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WATCH: Unheard LA's Special Series On Race In LA Continues

KPCC In Person presents 'Unheard LA - A Deeper Listen (Part 3)' in collaboration with KPCC/LAist’s “Race In LA” initiative.

As the nation reckons with systemic racism, our community-centered storytelling show Unheard LA is taking a deeper listen.

We laughed, cried, and had all kinds of real talk in part 1 and part 2. Check out tonight's live event, the third installment of this special series. Bruce Lemon Jr. hosted our virtual event featuring the stories of Matthew Cuban Hernandez, Taz Ahmed, and October B.L.U. followed by a live conversation — all in collaboration with our Race In LA initiative. Dana Amihere, co-editor and developer of Race In LA, joined us for the live conversation. RSVP here.

Watch the repeat above.


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Grand Jury Returns 34-Count Indictment Against Jose Huizar

FILE: Los Angeles City Councilmember Jose Huizar at L.A. City Hall in February 2013. (David McNew/Getty Images)

A federal grand jury has returned a 34-count indictment against suspended L.A. City Councilman Jose Huizar.

That indictment includes charges that Huizar led a criminal enterprise where he used his position at City Hall to enrich himself and others. Huizar is also accused of giving favorable treatment to developers who financed and facilitated bribes.

The accusations are part of a wide-ranging investigation into a pay-to-play scheme at Los Angeles City Hall. Huizar is scheduled to be arraigned Monday in Los Angeles Federal Court.

According to a Justice Department news release about today's indictment:

In total, Huizar allegedly agreed to accept at least $1.5 million in illicit financial benefits.

In addition, the indictment includes allegations that Huizar illegally took more than $800,000 in benefits from a "Chinese billionaire who runs a multinational development firm and who owns a hotel in Huizar's district."

It also alleges that Huizar used "family members to launder hundreds of thousands of dollars in bribes, making false statements on a bank loan application and failing to report his illicit benefits on tax returns and ethics disclosure forms."

Federal prosecutors said "Huizar is the fifth person to be charged in the ongoing corruption investigation being conducted by the FBI and the U.S. Attorney’s Office."

Four other defendants have pleaded guilty. Prosecutors said three of those defendants who are cooperating with investigators are scheduled to be sentenced next February:

Former L.A. City Councilman Mitchell Englander pleaded guilty in court on July 7 and he faces a maximum sentence of five years in federal prison.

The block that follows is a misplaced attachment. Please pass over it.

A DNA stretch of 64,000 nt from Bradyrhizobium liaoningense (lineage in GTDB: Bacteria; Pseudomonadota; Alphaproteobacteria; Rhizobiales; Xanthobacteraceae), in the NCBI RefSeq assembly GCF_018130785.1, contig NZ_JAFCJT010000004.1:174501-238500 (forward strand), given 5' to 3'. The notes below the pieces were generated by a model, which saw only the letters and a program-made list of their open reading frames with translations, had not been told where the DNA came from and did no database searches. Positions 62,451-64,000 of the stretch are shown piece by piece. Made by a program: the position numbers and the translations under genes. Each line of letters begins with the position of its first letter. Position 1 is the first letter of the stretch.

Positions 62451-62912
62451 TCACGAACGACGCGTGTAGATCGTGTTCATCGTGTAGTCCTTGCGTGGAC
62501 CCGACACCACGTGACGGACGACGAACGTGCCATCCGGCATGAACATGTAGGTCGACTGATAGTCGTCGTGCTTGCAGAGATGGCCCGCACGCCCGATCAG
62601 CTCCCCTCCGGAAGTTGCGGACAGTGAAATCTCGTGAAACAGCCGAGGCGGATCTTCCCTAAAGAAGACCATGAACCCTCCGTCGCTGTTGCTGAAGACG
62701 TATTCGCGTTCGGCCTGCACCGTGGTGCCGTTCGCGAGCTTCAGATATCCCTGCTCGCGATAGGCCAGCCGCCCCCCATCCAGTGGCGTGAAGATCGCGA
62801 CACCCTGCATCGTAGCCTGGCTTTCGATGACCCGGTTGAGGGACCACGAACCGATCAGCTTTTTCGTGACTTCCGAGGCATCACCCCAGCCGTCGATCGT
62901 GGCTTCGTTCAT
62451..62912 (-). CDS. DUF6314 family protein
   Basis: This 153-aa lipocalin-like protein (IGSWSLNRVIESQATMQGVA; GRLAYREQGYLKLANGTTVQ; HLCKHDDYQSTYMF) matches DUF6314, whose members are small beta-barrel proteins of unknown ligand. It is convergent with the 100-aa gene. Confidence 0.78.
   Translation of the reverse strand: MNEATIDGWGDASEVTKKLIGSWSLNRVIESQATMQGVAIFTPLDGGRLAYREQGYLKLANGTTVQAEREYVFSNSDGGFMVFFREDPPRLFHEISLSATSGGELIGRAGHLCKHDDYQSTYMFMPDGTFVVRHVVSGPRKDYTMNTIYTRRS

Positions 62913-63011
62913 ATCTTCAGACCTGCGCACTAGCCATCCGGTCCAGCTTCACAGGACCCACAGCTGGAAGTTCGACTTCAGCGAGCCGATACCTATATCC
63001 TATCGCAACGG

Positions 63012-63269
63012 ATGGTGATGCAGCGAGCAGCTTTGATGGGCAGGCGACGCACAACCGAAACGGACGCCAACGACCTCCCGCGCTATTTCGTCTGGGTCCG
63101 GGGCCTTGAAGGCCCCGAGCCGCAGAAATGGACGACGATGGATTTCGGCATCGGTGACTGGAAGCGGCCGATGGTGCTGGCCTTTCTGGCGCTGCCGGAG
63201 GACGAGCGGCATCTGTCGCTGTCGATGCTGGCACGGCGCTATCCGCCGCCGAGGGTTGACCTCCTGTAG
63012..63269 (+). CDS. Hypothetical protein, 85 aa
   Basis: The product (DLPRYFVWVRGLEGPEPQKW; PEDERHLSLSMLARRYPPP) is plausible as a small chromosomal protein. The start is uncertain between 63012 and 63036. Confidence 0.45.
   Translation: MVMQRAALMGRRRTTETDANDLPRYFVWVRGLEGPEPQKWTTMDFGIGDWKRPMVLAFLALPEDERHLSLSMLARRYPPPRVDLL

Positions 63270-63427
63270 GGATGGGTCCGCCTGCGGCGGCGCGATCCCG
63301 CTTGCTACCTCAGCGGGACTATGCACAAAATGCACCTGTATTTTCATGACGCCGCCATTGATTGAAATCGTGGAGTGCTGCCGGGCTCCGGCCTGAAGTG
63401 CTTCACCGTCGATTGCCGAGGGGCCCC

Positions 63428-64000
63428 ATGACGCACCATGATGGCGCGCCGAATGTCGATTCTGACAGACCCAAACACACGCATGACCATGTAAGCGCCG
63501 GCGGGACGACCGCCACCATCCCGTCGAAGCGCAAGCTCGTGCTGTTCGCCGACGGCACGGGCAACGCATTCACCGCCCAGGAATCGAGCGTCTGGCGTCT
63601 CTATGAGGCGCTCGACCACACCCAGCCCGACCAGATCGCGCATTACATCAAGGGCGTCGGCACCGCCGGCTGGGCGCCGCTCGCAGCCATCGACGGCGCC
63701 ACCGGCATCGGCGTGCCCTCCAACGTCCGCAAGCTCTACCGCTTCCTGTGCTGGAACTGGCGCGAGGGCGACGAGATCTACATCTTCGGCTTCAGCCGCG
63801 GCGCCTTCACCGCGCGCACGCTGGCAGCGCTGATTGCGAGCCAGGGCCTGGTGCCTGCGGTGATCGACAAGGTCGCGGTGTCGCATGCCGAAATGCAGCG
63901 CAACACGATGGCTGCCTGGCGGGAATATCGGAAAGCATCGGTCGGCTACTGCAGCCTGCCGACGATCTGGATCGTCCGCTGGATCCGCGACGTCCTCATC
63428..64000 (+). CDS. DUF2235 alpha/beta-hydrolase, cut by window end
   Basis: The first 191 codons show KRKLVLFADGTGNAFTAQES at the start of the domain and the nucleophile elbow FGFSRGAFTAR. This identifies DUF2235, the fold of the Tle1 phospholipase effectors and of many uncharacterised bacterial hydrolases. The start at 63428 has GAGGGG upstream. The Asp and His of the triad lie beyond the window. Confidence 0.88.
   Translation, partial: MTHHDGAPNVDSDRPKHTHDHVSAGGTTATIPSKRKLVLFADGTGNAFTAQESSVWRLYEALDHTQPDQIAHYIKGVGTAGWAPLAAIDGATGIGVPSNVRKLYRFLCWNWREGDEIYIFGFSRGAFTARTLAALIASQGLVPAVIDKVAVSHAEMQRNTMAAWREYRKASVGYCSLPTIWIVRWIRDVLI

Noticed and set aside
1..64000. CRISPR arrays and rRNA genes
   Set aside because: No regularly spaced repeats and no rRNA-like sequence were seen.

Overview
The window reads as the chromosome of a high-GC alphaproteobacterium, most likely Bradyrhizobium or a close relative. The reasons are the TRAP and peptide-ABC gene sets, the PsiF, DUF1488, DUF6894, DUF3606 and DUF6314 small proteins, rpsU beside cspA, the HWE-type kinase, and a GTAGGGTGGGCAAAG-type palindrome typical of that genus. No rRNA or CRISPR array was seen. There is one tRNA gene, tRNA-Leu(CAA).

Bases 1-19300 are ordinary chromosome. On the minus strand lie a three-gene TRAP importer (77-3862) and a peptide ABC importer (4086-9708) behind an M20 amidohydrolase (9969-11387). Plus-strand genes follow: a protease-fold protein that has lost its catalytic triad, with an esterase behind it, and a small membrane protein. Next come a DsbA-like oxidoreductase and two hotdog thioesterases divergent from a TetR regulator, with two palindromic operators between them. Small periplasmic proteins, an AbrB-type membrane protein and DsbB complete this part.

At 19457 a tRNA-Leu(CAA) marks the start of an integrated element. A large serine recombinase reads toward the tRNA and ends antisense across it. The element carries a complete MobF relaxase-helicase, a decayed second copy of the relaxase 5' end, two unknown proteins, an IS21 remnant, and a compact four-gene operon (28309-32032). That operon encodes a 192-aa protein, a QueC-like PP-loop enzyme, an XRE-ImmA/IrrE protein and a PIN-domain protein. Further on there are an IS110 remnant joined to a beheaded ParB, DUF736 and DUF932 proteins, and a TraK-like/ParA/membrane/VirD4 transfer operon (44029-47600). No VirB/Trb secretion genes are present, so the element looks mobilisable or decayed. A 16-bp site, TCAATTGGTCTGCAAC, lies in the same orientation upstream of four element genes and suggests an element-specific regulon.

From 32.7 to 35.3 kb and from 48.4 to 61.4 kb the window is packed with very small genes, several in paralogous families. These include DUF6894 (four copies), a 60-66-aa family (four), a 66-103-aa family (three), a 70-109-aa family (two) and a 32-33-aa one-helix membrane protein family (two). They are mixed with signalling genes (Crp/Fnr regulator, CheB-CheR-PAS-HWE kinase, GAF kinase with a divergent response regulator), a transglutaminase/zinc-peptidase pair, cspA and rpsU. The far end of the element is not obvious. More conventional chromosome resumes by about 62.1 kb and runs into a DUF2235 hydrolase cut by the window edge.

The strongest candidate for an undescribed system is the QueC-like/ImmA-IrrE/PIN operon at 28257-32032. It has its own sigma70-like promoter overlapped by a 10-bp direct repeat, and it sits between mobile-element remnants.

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UCLA Offers Free COVID-19 Antibody Tests For Blood Donors

A person undergoes a finger prick blood sample as part of a coronavirus antibody rapid serological test on July 26, 2020 in San Dimas, California. (Photo by Robyn Beck / AFP)

All donors at UCLA blood drives will now be tested for past exposure to COVID-19.

Dr. Dawn Ward, Medical Director for the UCLA Blood and Platelet Center, says donors expressed interest in getting tested for the antibodies, which may provide immunity to the virus (although that is very much not confirmed yet). Medical researchers are still unsure if antibodies prevent patients from getting re-infected and, if they do, how long that protection might last.

Ward hopes the antibody tests will be an incentive to attract badly needed blood donors.

Donors who have recovered from COVID-19 must be symptom free for at least 28 days before donating blood. Results will be sent in two weeks.

Note: there is a small chance that even if you test positive for the COVID-19 antibodies, that you could have been infected with the virus, but your body didn't produce antibodies. The test also has potential to produce false-negatives.

UCLA researchers have been conducting a study with 34 patients who recovered from mild cases of COVID-19. Last week, they published the study, which found that antibodies dropped sharply over the first three months after patients recovered from the infection, decreasing by roughy half every 36 days. If sustained at that rate, the antibodies would disappear within about a year.

You can find more info on UCLA's anitbody tests here. To make an appointment to donate plasma or blood, call 310-825-0888 ext 2, or visit


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More Than Half Of LAUSD’s Charter Schools Received Paycheck Protection Program Loans

Parents at Arminta Street Elementary in the San Fernando Valley neighborhood of Sun Valley protest the proposed co-location of a charter school on their campus on March 1, 2017. (Kyle Stokes/LAist)

We’ve long known that Los Angeles charter schools were taking out loans through a now-$659 billion federal program aimed at helping small businesses stay afloat.

That struck teachers unions and other charter critics as odd because public school funding has continued to flow during the coronavirus pandemic.

But we haven’t had a good idea how common it is for charter schools — publicly-funded, tuition-free schools — in the L.A. Unified School District to receive loans from the Paycheck Protection Program, or PPP.